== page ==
Tribune, Fox TV lead investment in social media ratings firm

Social media marketing
Share Rocket follows and publishes social ratings in markets around the U.S.

Tribune Media, Fox Television Stations and Capitol Broadcasting are leading a $5 million investment round for Share Rocket, a social media ratings measurement firm.

Share Rocket follows and publishes social ratings in markets around the U.S. In a recent blog post, the firm noted that local TV news Facebook pages were actually growing faster than the platform as a whole.

“Our proven social ratings solution has been validated by some of the largest local broadcasters in the U.S.” said Share Rocket CEO Chris Kraft in a statement. “We are excited for the growth opportunity ahead of us and we’re committed to working alongside our clients to enhance our real-time solution to drive improved performance and social ROI.”

“Share Rocket has become the trusted benchmark of comparative ratings that allows us to measure and monitor the reach and influence of our content, our journalists and our stations overall,” said Larry Wert, president of Tribune Broadcast Media, in a statement. “Our investment in Share Rocket is a testament to our collective vision of the strategic importance of understanding, measuring and managing the value of our rapidly growing social audiences.”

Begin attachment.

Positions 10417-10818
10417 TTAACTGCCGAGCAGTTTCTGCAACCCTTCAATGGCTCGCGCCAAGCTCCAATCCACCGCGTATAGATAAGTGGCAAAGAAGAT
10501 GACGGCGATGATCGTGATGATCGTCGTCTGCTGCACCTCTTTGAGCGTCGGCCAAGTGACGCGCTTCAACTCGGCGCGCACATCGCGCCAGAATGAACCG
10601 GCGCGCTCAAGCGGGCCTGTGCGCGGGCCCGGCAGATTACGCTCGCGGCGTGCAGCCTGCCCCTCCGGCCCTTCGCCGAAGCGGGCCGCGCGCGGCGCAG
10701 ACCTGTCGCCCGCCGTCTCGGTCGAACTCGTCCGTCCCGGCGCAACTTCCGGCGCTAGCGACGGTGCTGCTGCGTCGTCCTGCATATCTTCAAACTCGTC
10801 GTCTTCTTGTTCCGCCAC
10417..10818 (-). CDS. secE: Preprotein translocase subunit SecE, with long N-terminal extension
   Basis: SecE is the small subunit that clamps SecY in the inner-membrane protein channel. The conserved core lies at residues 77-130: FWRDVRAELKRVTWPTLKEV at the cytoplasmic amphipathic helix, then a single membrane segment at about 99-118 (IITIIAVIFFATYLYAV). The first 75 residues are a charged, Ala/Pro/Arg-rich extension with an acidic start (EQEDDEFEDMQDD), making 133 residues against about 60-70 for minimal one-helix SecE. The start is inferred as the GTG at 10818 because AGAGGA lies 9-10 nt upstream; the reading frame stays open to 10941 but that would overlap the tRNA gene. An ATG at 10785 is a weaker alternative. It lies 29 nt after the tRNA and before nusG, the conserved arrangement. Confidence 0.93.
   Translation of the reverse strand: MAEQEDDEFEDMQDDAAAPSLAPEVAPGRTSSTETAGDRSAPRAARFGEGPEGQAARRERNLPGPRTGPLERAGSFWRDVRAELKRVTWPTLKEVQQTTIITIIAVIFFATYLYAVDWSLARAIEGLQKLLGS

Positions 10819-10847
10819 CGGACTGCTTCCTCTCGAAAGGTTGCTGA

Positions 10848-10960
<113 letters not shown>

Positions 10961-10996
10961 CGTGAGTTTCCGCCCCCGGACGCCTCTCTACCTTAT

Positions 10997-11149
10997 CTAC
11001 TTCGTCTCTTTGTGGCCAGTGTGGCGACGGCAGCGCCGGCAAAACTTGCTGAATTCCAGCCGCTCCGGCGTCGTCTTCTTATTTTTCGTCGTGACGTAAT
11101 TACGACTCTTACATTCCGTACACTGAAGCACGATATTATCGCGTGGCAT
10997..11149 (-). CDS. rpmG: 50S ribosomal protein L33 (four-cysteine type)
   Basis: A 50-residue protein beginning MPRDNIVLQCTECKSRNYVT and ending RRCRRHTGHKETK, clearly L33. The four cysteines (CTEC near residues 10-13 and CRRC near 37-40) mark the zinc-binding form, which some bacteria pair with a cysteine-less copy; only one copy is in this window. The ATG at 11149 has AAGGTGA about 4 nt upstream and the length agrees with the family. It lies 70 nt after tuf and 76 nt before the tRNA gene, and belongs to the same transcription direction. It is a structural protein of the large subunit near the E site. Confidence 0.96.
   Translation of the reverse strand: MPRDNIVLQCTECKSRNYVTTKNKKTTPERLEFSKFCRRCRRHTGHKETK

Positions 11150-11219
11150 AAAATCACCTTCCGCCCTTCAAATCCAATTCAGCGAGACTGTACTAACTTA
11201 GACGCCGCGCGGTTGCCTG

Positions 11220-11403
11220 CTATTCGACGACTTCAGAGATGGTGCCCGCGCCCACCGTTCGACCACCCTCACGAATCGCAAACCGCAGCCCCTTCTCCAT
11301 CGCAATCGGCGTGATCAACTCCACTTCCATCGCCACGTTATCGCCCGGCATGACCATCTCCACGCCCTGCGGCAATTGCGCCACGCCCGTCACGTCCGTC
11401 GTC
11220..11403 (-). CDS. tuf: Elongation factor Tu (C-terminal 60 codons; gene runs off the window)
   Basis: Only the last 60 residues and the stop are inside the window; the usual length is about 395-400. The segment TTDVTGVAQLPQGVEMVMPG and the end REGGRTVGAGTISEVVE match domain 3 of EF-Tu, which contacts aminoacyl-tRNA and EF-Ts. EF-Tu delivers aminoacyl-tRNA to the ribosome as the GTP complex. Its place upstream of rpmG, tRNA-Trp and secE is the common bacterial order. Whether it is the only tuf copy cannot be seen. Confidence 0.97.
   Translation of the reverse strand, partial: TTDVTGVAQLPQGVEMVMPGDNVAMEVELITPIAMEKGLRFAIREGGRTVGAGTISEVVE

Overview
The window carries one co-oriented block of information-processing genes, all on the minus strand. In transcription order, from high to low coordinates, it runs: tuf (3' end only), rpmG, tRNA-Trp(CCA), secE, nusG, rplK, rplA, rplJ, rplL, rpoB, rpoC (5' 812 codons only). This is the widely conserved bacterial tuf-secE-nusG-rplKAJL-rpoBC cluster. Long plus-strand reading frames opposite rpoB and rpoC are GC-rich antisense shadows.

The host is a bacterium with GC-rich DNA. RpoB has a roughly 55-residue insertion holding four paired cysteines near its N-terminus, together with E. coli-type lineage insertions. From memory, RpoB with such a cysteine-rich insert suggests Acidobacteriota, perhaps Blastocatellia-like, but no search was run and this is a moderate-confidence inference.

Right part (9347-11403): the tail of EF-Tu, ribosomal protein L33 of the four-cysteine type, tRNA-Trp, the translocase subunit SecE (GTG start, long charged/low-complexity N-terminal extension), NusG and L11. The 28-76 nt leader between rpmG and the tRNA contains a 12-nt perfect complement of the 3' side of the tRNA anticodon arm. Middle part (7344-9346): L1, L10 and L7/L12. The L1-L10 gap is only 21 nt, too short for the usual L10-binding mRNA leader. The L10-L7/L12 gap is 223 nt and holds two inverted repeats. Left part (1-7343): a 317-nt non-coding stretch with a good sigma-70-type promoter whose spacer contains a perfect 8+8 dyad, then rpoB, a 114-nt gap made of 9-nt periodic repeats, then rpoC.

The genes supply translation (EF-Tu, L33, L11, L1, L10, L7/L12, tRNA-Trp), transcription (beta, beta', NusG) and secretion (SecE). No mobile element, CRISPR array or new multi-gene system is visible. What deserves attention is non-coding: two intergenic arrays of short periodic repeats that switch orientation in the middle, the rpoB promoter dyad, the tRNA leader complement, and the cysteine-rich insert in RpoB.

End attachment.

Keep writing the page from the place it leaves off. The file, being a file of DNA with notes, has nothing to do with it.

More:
For Tribune, the new investment in Share Rocket comes after the station group in 2015 expanded its use of the Share Rocket platform to 27 of its broadcasting stations.

RELATED: Sinclair CEO: Broadcasting isn’t a growth business, but ATSC 3.0 can change that

In announcing the investment, Fox Television CEO Jack Abernethy got in what looked like a shot at Nielsen.

“It is clear that going forward, our data needs will be met by scrappy startups like Share Rocket, rather than margin-driven monopolies.” said Abernethy in a statement.

Abernethy’s enthusiasm for alternative TV data analytics coincides with comments he made in November during the NAB Show New York. On a panel discussing ATSC 3.0, Abernethy remained worried about whether the improved OTA signal quality inherent to the standards might escalate cord-cutting but said the new audience measurement systems that 3.0 would allow for might be the “most valuable” aspect of the new standards.